The “Sacred Headwaters” refers to the origin of the Skeena, Nass, and Stikine rivers. The region also goes by the name Klappan. The Tahltan seem well organized and unified; less band/hereditary split. Shell proposed to drill there. There was widely-organized resistance. Apparently we won that one. Then there was a big flap last year involving exploratory drilling for a coal mine. There’s one really well-spoken guy who I’m sure we’ll see more from eventually. There was a really powerful video.

    • LNG and Fracking

    • Natural Gas - its nature and sources

    • Natural gas is so named because it is a gas (as opposed to a solid or liquid) that occurs naturally; that is, it seeps out the ground. Natural gas is a mixture of mostly methane and some other assorted useful bullshit like propane (for the barbecue) and butane (for my lighters). Until we drained them dry, natural gas flowed freely from dedicated gas wells or wells associated with petroleum or coal production.

    • Fluid hydrocarbons (natural gas and petroleum) can be imagined as existing within a spongy foam like soap suds, in which some of the bubbles are big, but most of them are very small. The soapy water that forms the surfaces and barriers between bubbles is analogous to the rock matrix, and the air in the bubbles is analogous to the oil and gas.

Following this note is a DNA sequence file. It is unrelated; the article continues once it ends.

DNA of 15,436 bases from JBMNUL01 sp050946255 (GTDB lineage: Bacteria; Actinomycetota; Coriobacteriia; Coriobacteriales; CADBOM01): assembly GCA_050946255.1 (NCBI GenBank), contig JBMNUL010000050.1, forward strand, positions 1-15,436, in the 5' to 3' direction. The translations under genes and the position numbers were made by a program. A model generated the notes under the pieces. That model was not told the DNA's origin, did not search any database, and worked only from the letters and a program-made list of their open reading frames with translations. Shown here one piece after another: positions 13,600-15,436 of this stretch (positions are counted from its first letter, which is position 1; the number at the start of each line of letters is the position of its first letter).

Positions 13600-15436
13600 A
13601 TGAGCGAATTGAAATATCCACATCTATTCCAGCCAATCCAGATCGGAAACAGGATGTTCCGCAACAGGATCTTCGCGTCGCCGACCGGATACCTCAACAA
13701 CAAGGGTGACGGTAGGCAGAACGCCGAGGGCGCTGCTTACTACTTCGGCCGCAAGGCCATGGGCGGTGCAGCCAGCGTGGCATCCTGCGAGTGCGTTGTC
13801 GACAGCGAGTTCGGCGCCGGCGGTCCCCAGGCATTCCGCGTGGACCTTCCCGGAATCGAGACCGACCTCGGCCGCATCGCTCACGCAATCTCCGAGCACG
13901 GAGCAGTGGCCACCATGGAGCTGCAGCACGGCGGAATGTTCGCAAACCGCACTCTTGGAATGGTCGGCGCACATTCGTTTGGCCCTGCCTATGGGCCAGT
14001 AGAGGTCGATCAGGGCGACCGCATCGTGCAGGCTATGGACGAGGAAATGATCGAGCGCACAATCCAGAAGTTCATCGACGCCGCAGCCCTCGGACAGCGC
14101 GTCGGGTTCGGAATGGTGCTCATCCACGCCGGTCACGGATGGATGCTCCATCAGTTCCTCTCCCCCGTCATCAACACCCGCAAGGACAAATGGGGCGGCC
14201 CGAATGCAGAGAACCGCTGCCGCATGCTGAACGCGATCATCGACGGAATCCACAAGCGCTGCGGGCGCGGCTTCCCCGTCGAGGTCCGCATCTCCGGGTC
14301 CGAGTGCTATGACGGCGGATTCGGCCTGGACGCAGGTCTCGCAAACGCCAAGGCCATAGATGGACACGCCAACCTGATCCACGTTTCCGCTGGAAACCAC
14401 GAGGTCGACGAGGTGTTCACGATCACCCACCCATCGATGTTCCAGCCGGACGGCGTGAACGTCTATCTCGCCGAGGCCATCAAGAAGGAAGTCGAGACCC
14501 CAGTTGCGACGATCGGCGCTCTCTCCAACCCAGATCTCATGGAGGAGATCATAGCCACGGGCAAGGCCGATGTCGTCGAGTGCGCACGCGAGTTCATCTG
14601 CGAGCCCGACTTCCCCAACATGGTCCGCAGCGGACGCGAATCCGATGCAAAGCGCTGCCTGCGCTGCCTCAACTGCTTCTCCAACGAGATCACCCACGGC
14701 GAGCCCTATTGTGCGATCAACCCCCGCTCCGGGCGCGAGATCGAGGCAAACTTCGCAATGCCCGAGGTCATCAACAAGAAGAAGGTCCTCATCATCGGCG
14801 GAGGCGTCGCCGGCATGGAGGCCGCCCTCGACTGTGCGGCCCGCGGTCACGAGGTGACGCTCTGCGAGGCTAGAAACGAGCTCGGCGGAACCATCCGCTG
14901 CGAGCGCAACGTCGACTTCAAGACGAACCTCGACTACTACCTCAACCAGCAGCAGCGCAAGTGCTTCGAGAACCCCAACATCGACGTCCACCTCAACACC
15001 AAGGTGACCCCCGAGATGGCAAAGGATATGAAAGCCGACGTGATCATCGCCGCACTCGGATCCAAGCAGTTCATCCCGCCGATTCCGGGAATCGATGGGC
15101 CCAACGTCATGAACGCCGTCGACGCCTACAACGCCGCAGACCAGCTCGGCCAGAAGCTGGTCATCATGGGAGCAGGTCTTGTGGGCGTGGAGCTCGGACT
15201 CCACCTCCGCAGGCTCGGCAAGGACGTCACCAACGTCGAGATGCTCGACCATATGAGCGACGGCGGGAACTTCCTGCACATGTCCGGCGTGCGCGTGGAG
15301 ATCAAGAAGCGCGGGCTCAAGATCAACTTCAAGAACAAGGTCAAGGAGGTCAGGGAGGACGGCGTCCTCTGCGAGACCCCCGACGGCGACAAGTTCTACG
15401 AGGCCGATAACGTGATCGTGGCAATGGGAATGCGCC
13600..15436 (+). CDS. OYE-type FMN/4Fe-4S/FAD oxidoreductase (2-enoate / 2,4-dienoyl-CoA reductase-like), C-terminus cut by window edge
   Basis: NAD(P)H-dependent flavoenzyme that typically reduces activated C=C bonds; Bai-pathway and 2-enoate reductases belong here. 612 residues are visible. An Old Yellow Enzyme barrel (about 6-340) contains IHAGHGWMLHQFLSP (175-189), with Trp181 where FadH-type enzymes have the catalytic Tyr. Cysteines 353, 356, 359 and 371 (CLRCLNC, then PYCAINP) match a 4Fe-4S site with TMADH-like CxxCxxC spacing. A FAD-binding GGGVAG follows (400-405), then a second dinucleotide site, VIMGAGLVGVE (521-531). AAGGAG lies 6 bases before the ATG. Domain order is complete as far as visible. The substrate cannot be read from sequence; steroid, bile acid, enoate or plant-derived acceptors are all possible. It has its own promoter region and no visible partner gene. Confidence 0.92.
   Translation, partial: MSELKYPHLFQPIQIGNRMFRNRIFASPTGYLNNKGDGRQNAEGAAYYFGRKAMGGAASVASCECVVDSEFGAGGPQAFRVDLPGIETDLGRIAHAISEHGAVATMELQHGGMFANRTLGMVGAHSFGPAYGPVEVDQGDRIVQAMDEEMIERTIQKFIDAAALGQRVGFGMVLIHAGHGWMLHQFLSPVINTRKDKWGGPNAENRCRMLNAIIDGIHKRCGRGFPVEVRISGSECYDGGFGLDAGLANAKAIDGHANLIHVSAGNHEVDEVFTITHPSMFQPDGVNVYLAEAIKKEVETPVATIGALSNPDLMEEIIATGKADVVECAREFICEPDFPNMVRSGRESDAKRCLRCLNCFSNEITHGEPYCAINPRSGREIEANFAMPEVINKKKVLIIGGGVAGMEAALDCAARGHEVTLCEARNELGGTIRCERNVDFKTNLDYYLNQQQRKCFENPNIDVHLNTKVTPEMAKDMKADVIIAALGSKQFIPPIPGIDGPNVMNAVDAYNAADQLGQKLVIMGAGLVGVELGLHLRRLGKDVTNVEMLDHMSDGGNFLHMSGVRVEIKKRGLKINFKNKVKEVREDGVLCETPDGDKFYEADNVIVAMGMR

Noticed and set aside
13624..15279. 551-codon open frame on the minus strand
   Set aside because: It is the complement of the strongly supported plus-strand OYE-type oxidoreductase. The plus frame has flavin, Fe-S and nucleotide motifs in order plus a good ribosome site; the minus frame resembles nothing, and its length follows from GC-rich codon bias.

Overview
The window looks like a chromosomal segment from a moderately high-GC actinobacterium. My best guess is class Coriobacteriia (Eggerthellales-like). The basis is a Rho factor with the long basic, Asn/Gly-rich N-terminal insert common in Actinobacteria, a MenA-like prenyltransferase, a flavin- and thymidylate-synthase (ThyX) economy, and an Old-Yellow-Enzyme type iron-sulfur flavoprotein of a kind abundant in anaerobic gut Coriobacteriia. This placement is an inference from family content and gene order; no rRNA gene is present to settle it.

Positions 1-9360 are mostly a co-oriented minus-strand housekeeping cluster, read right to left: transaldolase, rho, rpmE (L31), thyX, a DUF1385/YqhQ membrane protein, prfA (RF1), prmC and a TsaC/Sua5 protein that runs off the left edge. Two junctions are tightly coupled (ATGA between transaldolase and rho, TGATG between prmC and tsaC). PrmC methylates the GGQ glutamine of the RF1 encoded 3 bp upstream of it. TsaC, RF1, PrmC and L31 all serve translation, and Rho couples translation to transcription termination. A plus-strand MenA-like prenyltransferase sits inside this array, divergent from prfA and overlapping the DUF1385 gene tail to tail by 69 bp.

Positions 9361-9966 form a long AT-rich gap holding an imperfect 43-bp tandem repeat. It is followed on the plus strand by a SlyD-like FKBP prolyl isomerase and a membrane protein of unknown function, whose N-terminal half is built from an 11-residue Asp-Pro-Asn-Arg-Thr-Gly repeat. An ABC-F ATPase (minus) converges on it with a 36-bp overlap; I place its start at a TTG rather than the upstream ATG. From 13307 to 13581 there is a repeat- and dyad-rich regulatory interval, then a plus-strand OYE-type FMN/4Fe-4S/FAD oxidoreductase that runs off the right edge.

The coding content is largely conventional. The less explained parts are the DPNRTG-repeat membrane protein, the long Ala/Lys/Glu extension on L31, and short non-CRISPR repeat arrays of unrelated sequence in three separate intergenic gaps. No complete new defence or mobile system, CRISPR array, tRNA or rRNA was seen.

• The foam of can be classified by the size of bubbles. The small number of big bubbles are analogous to the easy-to-locate conventional oil and gas wells. The large number of small bubbles are analogous to the unconventional deposits of oil and gas.

      In addition to size, the foam can be classified as closed-cell or open-cell. Closed-cell foam is impermeable like styrofoam; open-cell foam is permeable like a kitchen sponge.

      Open-cell foam is analogous to the conventional oil and gas wells; the fluids flow easily through the high-permeability rock matrix of these wells.

      Closed-cell foam is analogous to the tight oil and gas. The fluid will not flow unless the matrix is made more permeable. To extract the gas in the cells, the foam must be crushed , breaking the cell walls and releasing the gas.

    • More on pipes

      It is not practical to transport liquid methane over long distances in pipes. The pipes would have to be much stronger to support the high pressure, and be heavily insulated to keep the contents cool.

    • Physical Behaviour of Natural Gas

      Unlike the familiar heavier hydrocarbons propane or butane, both of which can which be compressed to a liquid state at room temperature under achievable pressures, lighter natural gas (methane) can only be liquified at cryogenic temperatures.